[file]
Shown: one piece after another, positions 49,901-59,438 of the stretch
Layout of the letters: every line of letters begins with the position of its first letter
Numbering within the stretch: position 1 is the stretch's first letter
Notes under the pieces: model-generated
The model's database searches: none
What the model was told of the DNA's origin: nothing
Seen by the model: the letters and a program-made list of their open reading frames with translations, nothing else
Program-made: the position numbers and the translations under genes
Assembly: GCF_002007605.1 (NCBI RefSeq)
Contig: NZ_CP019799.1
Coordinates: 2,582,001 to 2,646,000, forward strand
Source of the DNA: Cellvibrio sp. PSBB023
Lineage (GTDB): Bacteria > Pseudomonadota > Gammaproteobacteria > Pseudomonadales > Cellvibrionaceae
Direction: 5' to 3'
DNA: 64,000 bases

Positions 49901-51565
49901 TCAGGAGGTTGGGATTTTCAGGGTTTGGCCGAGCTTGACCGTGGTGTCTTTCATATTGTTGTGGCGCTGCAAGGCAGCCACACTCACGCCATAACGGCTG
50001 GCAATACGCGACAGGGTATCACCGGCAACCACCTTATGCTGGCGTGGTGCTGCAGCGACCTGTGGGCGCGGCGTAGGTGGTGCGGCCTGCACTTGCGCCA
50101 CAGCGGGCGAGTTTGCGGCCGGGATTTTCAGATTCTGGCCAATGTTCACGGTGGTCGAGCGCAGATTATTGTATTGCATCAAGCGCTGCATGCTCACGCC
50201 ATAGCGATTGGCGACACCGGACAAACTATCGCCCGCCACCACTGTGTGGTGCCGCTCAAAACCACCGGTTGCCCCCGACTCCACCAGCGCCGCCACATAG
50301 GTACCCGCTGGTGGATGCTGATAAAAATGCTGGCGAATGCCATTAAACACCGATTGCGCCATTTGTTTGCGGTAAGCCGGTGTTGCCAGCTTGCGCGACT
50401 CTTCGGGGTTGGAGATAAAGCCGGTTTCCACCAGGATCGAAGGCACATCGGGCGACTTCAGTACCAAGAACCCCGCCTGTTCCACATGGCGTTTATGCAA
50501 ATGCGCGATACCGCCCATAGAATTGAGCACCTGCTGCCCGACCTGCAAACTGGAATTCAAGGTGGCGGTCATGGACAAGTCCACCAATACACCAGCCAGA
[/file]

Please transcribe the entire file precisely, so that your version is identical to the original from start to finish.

Shown: one piece after another, positions 49,901-59,438 of the stretch
Layout of the letters: every line of letters begins with the position of its first letter
Numbering within the stretch: position 1 is the stretch's first letter
Notes under the pieces: model-generated
The model's database searches: none
What the model was told of the DNA's origin: nothing
Seen by the model: the letters and a program-made list of their open reading frames with translations, nothing else
Program-made: the position numbers and the translations under genes
Assembly: GCF_002007605.1 (NCBI RefSeq)
Contig: NZ_CP019799.1
Coordinates: 2,582,001 to 2,646,000, forward strand
Source of the DNA: Cellvibrio sp. PSBB023
Lineage (GTDB): Bacteria > Pseudomonadota > Gammaproteobacteria > Pseudomonadales > Cellvibrionaceae
Direction: 5' to 3'
DNA: 64,000 bases

Positions 49901-51565
49901 TCAGGAGGTTGGGATTTTCAGGGTTTGGCCGAGCTTGACCGTGGTGTCTTTCATATTGTTGTGGCGCTGCAAGGCAGCCACACTCACGCCATAACGGCTG
50001 GCAATACGCGACAGGGTATCACCGGCAACCACCTTATGCTGGCGTGGTGCTGCAGCGACCTGTGGGCGCGGCGTAGGTGGTGCGGCCTGCACTTGCGCCA
50101 CAGCGGGCGAGTTTGCGGCCGGGATTTTCAGATTCTGGCCAATGTTCACGGTGGTCGAGCGCAGATTATTGTATTGCATCAAGCGCTGCATGCTCACGCC
50201 ATAGCGATTGGCGACACCGGACAAACTATCGCCCGCCACCACTGTGTGGTGCCGCTCAAAACCACCGGTTGCCCCCGACTCCACCAGCGCCGCCACATAG
50301 GTACCCGCTGGTGGATGCTGATAAAAATGCTGGCGAATGCCATTAAACACCGATTGCGCCATTTGTTTGCGGTAAGCCGGTGTTGCCAGCTTGCGCGACT
50401 CTTCGGGGTTGGAGATAAAGCCGGTTTCCACCAGGATCGAAGGCACATCGGGCGACTTCAGTACCAAGAACCCCGCCTGTTCCACATGGCGTTTATGCAA
50501 ATGCGCGATACCGCCCATAGAATTGAGCACCTGCTGCCCGACCTGCAAACTGGAATTCAAGGTGGCGGTCATGGACAAGTCCACCAATACACCAGCCAGA